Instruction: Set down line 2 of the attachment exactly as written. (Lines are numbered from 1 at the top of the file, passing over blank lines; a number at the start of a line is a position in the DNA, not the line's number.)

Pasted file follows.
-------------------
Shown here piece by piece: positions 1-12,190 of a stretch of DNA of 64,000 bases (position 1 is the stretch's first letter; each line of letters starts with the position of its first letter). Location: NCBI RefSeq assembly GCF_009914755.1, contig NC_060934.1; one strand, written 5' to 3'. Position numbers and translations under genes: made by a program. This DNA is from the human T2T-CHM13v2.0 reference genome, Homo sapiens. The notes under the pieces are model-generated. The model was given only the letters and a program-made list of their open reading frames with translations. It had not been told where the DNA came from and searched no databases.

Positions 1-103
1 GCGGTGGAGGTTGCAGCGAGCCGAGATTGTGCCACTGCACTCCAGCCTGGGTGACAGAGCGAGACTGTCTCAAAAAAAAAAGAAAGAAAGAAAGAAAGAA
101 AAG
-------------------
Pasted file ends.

Positions 1-103